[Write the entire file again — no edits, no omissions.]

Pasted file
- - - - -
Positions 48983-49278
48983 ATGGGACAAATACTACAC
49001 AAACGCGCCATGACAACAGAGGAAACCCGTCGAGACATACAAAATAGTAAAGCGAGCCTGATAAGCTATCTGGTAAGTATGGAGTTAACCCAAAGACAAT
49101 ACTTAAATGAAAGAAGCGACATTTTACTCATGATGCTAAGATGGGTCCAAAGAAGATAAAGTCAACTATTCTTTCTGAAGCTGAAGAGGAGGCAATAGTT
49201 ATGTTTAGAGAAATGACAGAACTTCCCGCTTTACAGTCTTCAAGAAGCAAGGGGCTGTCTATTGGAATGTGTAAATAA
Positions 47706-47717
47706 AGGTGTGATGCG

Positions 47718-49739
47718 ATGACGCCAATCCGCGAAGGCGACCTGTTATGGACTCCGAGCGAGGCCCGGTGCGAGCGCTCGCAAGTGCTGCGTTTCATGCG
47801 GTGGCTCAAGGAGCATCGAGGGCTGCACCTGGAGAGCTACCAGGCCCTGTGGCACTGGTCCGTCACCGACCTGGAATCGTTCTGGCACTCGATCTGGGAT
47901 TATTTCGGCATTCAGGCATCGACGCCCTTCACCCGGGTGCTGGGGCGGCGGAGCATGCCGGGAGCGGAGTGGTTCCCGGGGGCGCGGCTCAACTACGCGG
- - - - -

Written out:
Positions 48983-49278
48983 ATGGGACAAATACTACAC
49001 AAACGCGCCATGACAACAGAGGAAACCCGTCGAGACATACAAAATAGTAAAGCGAGCCTGATAAGCTATCTGGTAAGTATGGAGTTAACCCAAAGACAAT
49101 ACTTAAATGAAAGAAGCGACATTTTACTCATGATGCTAAGATGGGTCCAAAGAAGATAAAGTCAACTATTCTTTCTGAAGCTGAAGAGGAGGCAATAGTT
49201 ATGTTTAGAGAAATGACAGAACTTCCCGCTTTACAGTCTTCAAGAAGCAAGGGGCTGTCTATTGGAATGTGTAAATAA
Positions 47706-47717
47706 AGGTGTGATGCG

Positions 47718-49739
47718 ATGACGCCAATCCGCGAAGGCGACCTGTTATGGACTCCGAGCGAGGCCCGGTGCGAGCGCTCGCAAGTGCTGCGTTTCATGCG
47801 GTGGCTCAAGGAGCATCGAGGGCTGCACCTGGAGAGCTACCAGGCCCTGTGGCACTGGTCCGTCACCGACCTGGAATCGTTCTGGCACTCGATCTGGGAT
47901 TATTTCGGCATTCAGGCATCGACGCCCTTCACCCGGGTGCTGGGGCGGCGGAGCATGCCGGGAGCGGAGTGGTTCCCGGGGGCGCGGCTCAACTACGCGG